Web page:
Sofie Wise

Maria Shikary

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About Author — Dr. Shikary is a graduate of the Ohio State University School of Medicine, and trained in pediatrics at UCSF in San Francisco. She specializes in holistic/integrative medicine and nutrition.

Most PlushCare articles are reviewed by M.D.s, Ph.Ds, N.P.s, nutritionists and other healthcare professionals. Click here to learn more and meet some of the professionals behind our blog.

Urinary Tract Infections

Urinary Tract Infections or UTIs are one of the most common reason for doctors visits amongst adults, accounting for over 7 million visits per year. Women are eight times more likely than men to get UTIs and there are a few different reasons for this. We have a shorter distance to our bladder and our urethras are straight, measuring about 1.5 inches versus men’s urethras that bend and are about 8 inches long which makes it much harder for those pesky bacteria to get to their bladders. Women’s urethral and anal openings are also relatively closer to one another so bacteria from the gut can more easily get into the urethra and then up to the bladder.

There are a variety of different risk factors for UTIs and believe or not, blood type is one of them. Multiple studies now have documented an increased risk of UTIs with people who have blood types B and AB. This is because some of the most common bacteria that cause UTIs have projections on them that look like B type and thus the body doesn’t recognize them as foreign. The risk is even higher if you have either B or AB type and are a non secretor of a different antibody called Lewis factor. I’m blown away!

Other more controllable factors that increase the likelihood of getting a UTI are sexual intercourse, low water intake, anatomical issues, use of diaphragms or spermicide, and constipation.

Anyone who has had a UTI knows how horrible it can be. Most women, including myself, will do anything to get rid of them and we use a lot of antibiotics as a result. As many of you have read in my earlier blogs, this is a problem because every time we take an antibiotic, we are destroying all those healthy bugs which actually help prevent us from getting UTIs so it’s a vicious cycle. However, there are a few different things that women can try before going to the antibiotic.

  • D-mannose. Probably one of my favorite sugars. D-mannose is a 6 carbon sugar similar to glucose and found in many fruits. The big difference with D-mannose is that it is not used by the body, but is preferentially taken up by a specific type of bacteria called E. coli that is the most common cause of UTIs in women. The theory is that if E.coli attach to D-mannose they will be unable to attach to the bladder wall and then be urinated out. There was one small study that split 300 women with a history of recurrent UTIs into 3 groups. One group got 2 g of D-mannose daily, the second Nitrofurantoin (a common UTI antibiotic), and the third received nothing. Of the three groups, those women in the D-mannose and Nitrofurantoin groups had a significantly lower risk of recurrent UTI and the D-mannose group not only did better than the Nitrofurantoin group but also had a lower risk of side effects from treatment. Given that D-mannose is generally considered safe, it is definitely worth a try for prophylaxis especially if you have a history of E.coli related UTIs.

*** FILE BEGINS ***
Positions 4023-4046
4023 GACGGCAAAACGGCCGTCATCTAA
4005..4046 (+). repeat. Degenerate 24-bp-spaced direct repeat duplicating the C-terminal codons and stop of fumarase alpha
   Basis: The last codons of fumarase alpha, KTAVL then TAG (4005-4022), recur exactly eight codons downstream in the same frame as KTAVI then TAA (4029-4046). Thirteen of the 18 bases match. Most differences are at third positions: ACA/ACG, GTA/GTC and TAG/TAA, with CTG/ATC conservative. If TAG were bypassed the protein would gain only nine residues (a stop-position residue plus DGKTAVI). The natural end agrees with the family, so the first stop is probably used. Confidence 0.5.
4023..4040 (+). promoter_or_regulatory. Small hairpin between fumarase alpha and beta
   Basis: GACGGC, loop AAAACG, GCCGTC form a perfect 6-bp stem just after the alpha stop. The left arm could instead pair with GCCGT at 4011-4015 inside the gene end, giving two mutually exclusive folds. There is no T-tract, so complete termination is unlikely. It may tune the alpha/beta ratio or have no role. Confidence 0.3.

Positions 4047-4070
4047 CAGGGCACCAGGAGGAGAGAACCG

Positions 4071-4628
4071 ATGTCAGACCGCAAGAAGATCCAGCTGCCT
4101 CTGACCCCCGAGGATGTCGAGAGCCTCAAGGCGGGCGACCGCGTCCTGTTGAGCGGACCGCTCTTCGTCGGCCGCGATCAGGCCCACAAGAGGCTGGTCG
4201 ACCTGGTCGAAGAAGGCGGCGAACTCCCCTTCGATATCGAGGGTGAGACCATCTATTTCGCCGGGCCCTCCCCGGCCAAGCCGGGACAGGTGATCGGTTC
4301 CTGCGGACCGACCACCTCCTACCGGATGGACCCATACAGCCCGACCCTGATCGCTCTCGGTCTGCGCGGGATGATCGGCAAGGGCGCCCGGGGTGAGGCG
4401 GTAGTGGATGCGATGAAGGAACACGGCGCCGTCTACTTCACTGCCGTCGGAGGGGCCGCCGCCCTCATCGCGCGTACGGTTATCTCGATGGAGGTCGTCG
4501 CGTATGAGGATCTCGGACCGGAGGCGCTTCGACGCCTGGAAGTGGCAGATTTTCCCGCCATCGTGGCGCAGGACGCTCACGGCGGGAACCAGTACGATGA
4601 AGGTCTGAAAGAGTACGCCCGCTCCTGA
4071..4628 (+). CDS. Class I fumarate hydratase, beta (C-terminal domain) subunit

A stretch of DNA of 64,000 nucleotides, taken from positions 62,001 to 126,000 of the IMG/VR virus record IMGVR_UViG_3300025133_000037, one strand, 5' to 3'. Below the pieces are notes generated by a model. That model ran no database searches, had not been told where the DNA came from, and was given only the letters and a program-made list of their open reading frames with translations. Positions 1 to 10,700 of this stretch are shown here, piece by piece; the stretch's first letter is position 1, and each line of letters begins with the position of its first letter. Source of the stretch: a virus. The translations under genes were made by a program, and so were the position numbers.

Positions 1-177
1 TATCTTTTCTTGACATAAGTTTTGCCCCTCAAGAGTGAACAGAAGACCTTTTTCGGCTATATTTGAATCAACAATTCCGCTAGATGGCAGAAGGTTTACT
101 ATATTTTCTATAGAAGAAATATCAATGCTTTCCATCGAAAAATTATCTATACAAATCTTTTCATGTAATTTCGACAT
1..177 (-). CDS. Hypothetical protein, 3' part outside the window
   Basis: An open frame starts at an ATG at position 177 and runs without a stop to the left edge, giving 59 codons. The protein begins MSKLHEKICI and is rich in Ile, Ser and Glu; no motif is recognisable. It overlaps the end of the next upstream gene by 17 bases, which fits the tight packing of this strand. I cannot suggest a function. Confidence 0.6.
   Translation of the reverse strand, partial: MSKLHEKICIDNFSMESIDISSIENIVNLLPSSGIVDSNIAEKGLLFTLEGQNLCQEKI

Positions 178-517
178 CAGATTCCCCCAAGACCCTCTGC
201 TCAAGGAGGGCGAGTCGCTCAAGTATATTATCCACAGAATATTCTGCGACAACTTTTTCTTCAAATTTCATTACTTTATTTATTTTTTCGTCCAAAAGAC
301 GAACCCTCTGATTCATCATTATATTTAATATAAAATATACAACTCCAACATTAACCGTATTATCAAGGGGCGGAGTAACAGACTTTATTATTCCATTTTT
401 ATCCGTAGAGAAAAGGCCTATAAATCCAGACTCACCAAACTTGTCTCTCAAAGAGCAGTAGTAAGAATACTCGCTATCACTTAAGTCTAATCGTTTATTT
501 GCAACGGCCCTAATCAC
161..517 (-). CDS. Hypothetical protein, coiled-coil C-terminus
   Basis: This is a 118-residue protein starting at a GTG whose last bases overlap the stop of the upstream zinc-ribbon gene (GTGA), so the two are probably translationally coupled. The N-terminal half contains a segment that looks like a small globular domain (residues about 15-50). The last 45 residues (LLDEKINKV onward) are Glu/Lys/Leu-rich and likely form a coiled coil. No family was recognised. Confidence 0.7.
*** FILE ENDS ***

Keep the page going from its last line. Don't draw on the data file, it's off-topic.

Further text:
• Cranberry juice. Cranberries have a substance called proanthocyanaidins which give them their bright red color and also keep certain types of E.coli from attaching to the walls of the bladder. Sadly, studies done on cranberry juice have been mixed and fail to show any consistent improvement in recurrence of UTIs. This may be because cranberry juice doesn’t have enough of the active ingredients in one serving to fight off all the bacteria in the bladder. Either way, unsweetened cranberry juice isn’t going to harm anyone so also worth a try.
  • Probiotics. My favorite topic. There is good evidence that consistent, daily use of probiotics help decrease rates of UTIs because they push out the bad bacteria and increase the good bacteria that don’t cause problems in the bladder. It’s not enough to just be eating yogurt though, you have to actually take a probiotic supplement. The best are those containing lactobacillus or healthy type of E.coli.

These are just a few of the many things promoted as prevention or treatment of UTIs. People promote homeopathic medicines, grapefruit seed extract and a variety of other things, some of which can be dangerous. What we know for sure is that UTIs are very common and very distressing so keeping up with a good diet, hygiene, and hydration status in addition to the things mentioned above, will get you on your way to a UTI free status and if all else fails, well at least you have PlushCare to take care of your urinary health related needs. Take care and I’ll see you next week!


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